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5 Tips For Improving Your Business Research

April 22, 2011 09:15 AM
Research and fact-finding are important elements to success in the business world. Truly effective marketing and persuasive rhetoric hinges upon the quality of research businesses put forth as well as rely on. Unfortunately, while the Internet has made research and fact-finding much more accessible and streamlined than it was in the past, the tremendous volume of information available on the Internet also makes it difficult to sort out the reliable research from the unreliable.
Responsible Business Research Will Make You Look More Credible.
Information on the Internet can be misleading. Most commonly, you will find hasty generalizations (prematurely jumping to a conclusion), faulty authority (accepting someone's credentials without careful evaluation of who they are) and false dilemmas (either/or scenarios that suggest only two options are possible). To ensure that you avoid making these mistakes, or avoid using sources of misinformation, check out the five tips below.
5 Tips For Improving Your Business Research:
Tip #1. Examine Generalizations: Hasty generalizations are the source of prejudices and superstitions -- like how walking under a ladder will give you bad luck. They are also easily the most common type of fallacy you will come across, especially online. This can be particularly embarrassing for anyone presenting his or her research data.
Tip #2. Carefully Consider Who Is A Real Authority: We see instances of faulty authority all the time. Certain television commercials are a prime example. How many times have you seen a celebrity -- a sports star, music star or an actor -- sell a product or service completely unrelated to their profession? Yet almost none of them have any relevant credentials to what it is they are endorsing. The same applies to the business world. Whenever you are dealing with authority, evaluate the person's credentials as they relate to whatever it is they are claiming.
Tip #3. Look Out For Extremes: People are quick to buy into false dilemmas because they typically possess an emotional appeal. Unfortunately, they tend to limit the world to two extremes. Take the now cliché phrase, "you are either with us or against us." At first, this may make sense on some base level, but upon further consideration, you should realize that it completely ignores the possibility for any middle ground between the two. Working only in extremes in the business world can be profoundly limiting and damaging.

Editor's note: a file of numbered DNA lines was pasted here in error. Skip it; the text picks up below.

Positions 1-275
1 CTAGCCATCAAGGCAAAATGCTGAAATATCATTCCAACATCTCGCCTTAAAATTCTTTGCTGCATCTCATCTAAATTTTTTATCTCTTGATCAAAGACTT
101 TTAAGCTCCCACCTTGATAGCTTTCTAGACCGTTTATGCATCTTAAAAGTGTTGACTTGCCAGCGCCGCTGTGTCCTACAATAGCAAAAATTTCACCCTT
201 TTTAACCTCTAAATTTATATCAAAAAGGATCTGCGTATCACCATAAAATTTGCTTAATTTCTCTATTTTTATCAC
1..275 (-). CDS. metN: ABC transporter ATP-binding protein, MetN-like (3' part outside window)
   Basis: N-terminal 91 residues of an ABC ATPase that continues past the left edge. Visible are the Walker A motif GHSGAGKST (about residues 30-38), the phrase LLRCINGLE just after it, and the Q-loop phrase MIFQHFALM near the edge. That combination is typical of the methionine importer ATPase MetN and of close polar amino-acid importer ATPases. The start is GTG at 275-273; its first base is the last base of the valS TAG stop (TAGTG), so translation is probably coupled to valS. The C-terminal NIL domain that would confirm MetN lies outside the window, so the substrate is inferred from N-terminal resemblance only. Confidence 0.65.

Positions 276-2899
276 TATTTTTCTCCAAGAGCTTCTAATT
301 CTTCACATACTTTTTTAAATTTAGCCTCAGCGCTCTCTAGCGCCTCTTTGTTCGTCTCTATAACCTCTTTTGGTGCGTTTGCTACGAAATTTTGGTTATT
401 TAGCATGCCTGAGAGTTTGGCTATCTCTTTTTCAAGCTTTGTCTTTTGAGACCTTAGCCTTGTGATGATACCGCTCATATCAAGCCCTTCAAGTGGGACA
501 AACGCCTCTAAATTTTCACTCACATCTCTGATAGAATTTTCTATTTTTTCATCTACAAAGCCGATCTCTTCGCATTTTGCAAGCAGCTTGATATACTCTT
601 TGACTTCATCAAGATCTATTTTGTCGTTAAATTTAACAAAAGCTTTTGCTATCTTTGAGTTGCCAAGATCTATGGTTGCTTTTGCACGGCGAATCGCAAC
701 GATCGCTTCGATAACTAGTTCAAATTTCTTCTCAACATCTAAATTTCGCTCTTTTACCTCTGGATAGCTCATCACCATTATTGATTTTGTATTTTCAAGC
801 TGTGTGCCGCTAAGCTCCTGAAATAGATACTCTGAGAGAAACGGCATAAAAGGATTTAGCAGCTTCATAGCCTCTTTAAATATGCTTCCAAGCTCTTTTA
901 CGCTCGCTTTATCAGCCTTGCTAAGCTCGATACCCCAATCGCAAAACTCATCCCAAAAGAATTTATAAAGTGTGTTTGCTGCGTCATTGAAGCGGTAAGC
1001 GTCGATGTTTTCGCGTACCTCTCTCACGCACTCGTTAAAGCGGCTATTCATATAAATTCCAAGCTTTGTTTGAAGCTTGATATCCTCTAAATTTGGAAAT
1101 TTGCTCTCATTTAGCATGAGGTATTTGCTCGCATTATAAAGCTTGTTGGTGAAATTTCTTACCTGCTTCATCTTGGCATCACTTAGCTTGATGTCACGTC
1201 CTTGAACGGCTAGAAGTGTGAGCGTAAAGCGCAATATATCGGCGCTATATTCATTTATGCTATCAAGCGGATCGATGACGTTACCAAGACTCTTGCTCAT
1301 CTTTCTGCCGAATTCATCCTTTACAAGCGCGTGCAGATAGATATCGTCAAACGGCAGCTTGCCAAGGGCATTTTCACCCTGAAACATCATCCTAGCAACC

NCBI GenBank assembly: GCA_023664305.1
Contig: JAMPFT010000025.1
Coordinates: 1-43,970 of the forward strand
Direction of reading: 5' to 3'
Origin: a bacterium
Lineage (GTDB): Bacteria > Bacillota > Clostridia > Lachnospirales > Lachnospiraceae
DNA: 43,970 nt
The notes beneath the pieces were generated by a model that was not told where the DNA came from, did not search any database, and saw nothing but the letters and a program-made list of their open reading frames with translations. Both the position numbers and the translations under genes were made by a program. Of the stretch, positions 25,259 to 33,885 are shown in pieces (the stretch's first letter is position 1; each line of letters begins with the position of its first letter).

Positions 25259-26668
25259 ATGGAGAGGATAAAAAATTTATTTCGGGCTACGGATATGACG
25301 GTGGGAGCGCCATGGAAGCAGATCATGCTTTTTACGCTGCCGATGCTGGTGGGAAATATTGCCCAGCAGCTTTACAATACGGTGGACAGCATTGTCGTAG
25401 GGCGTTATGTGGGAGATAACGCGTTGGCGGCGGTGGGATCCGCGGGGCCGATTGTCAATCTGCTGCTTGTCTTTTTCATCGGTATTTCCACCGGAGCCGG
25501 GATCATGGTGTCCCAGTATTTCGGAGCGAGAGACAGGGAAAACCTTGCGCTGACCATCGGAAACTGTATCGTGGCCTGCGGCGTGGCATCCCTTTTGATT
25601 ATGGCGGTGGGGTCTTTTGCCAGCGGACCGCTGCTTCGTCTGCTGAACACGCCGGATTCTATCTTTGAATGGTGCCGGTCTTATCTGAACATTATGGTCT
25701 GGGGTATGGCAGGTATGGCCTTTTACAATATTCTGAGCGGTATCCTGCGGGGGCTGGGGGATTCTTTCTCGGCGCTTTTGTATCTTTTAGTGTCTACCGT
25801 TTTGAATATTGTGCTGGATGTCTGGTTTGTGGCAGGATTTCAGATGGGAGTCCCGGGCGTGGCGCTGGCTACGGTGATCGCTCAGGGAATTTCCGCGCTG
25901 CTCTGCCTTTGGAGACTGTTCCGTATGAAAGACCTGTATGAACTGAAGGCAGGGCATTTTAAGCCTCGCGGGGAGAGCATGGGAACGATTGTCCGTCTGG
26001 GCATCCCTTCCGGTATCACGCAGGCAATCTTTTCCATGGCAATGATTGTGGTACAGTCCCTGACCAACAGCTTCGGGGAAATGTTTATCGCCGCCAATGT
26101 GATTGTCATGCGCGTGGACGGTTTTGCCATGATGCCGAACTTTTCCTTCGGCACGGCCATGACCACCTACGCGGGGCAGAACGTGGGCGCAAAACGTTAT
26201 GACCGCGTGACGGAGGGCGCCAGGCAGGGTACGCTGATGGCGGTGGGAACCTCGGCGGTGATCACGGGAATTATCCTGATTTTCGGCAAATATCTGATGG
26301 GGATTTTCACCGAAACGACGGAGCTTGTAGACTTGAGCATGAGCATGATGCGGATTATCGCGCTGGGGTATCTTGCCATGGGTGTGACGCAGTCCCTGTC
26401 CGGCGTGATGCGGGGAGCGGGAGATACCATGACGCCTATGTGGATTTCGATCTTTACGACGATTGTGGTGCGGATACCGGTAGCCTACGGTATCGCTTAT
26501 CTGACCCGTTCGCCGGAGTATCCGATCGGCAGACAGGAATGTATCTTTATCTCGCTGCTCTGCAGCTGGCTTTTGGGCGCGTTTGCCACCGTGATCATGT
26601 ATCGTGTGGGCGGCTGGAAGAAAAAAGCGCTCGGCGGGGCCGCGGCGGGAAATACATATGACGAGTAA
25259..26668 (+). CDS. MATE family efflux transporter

Tip #4. Look For Hard Figures: Verifiable, proven data speaks for itself. Unfortunately, most people do not look beyond the presence of statistics. What you need to do is ask yourself how a business came up with their numbers, or to check the numbers against their primary source - that is, the original, documented research. When it comes to numbers, the process -- how the information was arrived at -- is just as important as the information itself. This is why many businesses use credible research firms.
Tip #5. Rely On Database Sources: Unlike a cursory Google search, which will bring up any result that contains your search query, databases offered by the likes of Dun & Bradstreet, Standard & Poor's or Gartner Group will provide the previously mentioned first party information for review, backed by background information and research techniques/methodology.
Executive Summary: Being misinformed can damage your image and authority. Although anyone can claim himself or herself as an industry expert, you should look at their background, their positions on past issues and their website to help determine their real expertise. You also need to be aware of the common mistakes most people make when presenting researching -- doing so will help you avoid making them yourself.



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